MIDWEST SUPER TOLL ROAD PROPOSED FOR TRUCKS MANY OBSTACLES LOOM IN PATH

MIDWEST SUPER TOLL ROAD PROPOSED FOR TRUCKS MANY OBSTACLES LOOM IN PATH

Truckers could run heavyweight, triple-trailer loads across the nation's midsection if a direct Chicago-Kansas City toll road is built, a new feasibility study proposes.

The ambitious plan faces serious obstacles, but would form a private utility to build a 521-mile superhighway, link up with turnpikes in Kansas and Indiana and create what it calls "a heavy truck bridge" across Illinois and Missouri.The road should draw sufficient trucking business to justify its $3 billion construction cost, according to Joe Guyton, one of the plan's authors. He is project director for the study's engineering section at Howard Needles Tammen and Bergendorff, Kansas City.

"We believe enough would want to use it, there would be enough advantages, that (trucking) would make a major contribution."

In fact, since the proposal counts on no federal money, the study says it is feasible only with substantial truck traffic paying tolls of up to 21 cents a mile for most of its length.

Financing would include bonds paid for by tolls and assessment on local economic development.

The express route would save truckers only about 80 miles compared with interstate highways through Des Moines, Iowa or St. Louis, but its main advantage would be tonnage.

The "Chicago-Kansas City Tollway" (CTC) weight limit would supersede 80,000-pound load ceilings now in Missouri and Illinois, and would permit large double or triple trailers pulled by a single tractor.

Coupled with larger limits already in place in adjacent states, that would mean truckers could run extra-large loads on turnpikes from Texas all the way to Pennsylvania, more than 1,200 miles.

And since most Western states allow the bigger loads, the CKC could help bring an eventual coast-to-coast route for longer, heavier trucks, the study suggests.

That raises concerns at the Association of American Railroads, where director of competitive policy Brian Vogel emphasized, "We are opposed to longer, heavier trucks unless they pay their full social costs."

He said the AAR must review the study and did not yet have a policy on this particular project.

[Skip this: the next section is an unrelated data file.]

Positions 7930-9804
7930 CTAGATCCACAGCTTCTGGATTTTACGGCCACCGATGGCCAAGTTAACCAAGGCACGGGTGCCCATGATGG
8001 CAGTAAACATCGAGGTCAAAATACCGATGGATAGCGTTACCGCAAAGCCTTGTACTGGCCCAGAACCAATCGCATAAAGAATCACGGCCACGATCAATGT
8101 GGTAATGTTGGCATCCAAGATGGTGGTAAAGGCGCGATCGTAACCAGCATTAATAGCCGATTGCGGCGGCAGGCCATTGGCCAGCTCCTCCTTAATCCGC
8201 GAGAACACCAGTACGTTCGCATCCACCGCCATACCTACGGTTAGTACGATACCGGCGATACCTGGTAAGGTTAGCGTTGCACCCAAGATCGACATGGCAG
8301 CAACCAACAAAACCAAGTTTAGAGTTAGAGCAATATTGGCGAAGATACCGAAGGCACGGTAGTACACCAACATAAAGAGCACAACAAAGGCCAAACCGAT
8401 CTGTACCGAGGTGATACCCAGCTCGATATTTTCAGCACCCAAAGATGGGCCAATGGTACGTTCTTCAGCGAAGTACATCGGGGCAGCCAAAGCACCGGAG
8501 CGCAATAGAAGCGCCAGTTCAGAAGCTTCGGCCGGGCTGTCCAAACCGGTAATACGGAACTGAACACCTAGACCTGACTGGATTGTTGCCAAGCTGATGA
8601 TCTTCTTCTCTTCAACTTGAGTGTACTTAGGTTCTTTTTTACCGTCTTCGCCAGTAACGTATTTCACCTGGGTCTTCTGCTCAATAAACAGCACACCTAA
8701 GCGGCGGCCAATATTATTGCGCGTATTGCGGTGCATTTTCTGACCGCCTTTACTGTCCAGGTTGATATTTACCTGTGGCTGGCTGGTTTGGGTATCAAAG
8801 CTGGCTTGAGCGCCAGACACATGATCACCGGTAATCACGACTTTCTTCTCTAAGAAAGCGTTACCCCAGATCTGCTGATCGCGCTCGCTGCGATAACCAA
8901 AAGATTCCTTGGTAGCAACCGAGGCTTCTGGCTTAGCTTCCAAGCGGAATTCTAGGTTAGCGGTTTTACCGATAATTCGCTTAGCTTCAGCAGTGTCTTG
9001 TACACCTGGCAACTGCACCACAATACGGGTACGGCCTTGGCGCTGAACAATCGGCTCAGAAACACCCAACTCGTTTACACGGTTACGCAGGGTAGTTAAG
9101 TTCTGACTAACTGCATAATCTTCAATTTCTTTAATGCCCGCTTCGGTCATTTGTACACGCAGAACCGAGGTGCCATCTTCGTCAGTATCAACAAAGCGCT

The $500,000 study by private engineers and financial consultants, required by 1988 federal legislation and mostly paid for by the U.S. government as a pilot project that could affect other transportation plans, is just a first step.

The roadway would have to draw private investors since it would use no federal funds, clear legislative hurdles in both states, and overcome wariness in the trucking and railroad industries to become reality.

At the American Trucking Associations, director of highway policy John Reith was cautious.

He said truckers did not like to pay tolls on roads already built with tax dollars. However, in view of the higher load limits, "I think it's something we would consider" for potential support.

State officials said the study began with efforts from Peoria, Ill., to boost its economic development. It was helped by U.S. Rep. Robert Michel, House Republican leader, who is from Peoria.

An aide to Mr. Michel said Wednesday he had not reviewed the whole plan but, "if it can be done, he would like to see it happen."

St. Louis weighed in against a roadway that would bypass it, and there has been opposition from residents along the proposed route, a Missouri highway official said.

This state would have to change its constitution to allow such a toll road. Both states would have to pass empowering legislation and hand over parts of existing roads to the express road.

A competitor, the Central Illinois Expressway, already is being developed, although it would take another route.

"There are a lot of things working against it," the Missouri official said.

Coming from the Kansas Turnpike, the CKC would swing north of Kansas City to U.S. 36, which would of course be widened to four lanes for its entire length, then head east to Hannibal, Mo.

After crossing the Mississippi River there, it would turn northeast to Quincy and Peoria, Ill., on to Chicago and over to the Indiana Toll Road.

All existing roads that it absorbed would be strengthened for heavier trucks. Some of those areas would not be included in toll charges, and would continue to be maintained by the states rather than the toll utility.

The study also suggests the private utility could set a higher speed than now allowed on interstates, up to 80 mph for cars and 65 mph for trucks.